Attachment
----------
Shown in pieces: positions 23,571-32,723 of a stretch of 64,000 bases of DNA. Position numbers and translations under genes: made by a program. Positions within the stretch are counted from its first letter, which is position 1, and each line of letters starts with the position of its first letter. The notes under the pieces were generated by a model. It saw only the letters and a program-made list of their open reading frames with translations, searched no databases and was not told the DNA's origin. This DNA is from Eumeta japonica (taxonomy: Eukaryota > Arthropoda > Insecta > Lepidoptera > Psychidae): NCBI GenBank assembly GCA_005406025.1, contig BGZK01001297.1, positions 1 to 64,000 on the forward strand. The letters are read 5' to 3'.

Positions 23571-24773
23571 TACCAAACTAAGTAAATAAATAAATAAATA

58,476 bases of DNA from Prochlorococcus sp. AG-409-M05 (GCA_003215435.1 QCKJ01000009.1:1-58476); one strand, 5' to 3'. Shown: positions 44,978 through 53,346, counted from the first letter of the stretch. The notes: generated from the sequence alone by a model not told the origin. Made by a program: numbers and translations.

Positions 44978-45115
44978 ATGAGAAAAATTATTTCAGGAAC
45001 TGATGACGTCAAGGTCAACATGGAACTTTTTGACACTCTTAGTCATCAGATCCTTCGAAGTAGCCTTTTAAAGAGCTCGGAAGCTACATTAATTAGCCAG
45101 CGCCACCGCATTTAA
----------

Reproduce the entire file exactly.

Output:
Shown in pieces: positions 23,571-32,723 of a stretch of 64,000 bases of DNA. Position numbers and translations under genes: made by a program. Positions within the stretch are counted from its first letter, which is position 1, and each line of letters starts with the position of its first letter. The notes under the pieces were generated by a model. It saw only the letters and a program-made list of their open reading frames with translations, searched no databases and was not told the DNA's origin. This DNA is from Eumeta japonica (taxonomy: Eukaryota > Arthropoda > Insecta > Lepidoptera > Psychidae): NCBI GenBank assembly GCA_005406025.1, contig BGZK01001297.1, positions 1 to 64,000 on the forward strand. The letters are read 5' to 3'.

Positions 23571-24773
23571 TACCAAACTAAGTAAATAAATAAATAAATA

58,476 bases of DNA from Prochlorococcus sp. AG-409-M05 (GCA_003215435.1 QCKJ01000009.1:1-58476); one strand, 5' to 3'. Shown: positions 44,978 through 53,346, counted from the first letter of the stretch. The notes: generated from the sequence alone by a model not told the origin. Made by a program: numbers and translations.

Positions 44978-45115
44978 ATGAGAAAAATTATTTCAGGAAC
45001 TGATGACGTCAAGGTCAACATGGAACTTTTTGACACTCTTAGTCATCAGATCCTTCGAAGTAGCCTTTTAAAGAGCTCGGAAGCTACATTAATTAGCCAG
45101 CGCCACCGCATTTAA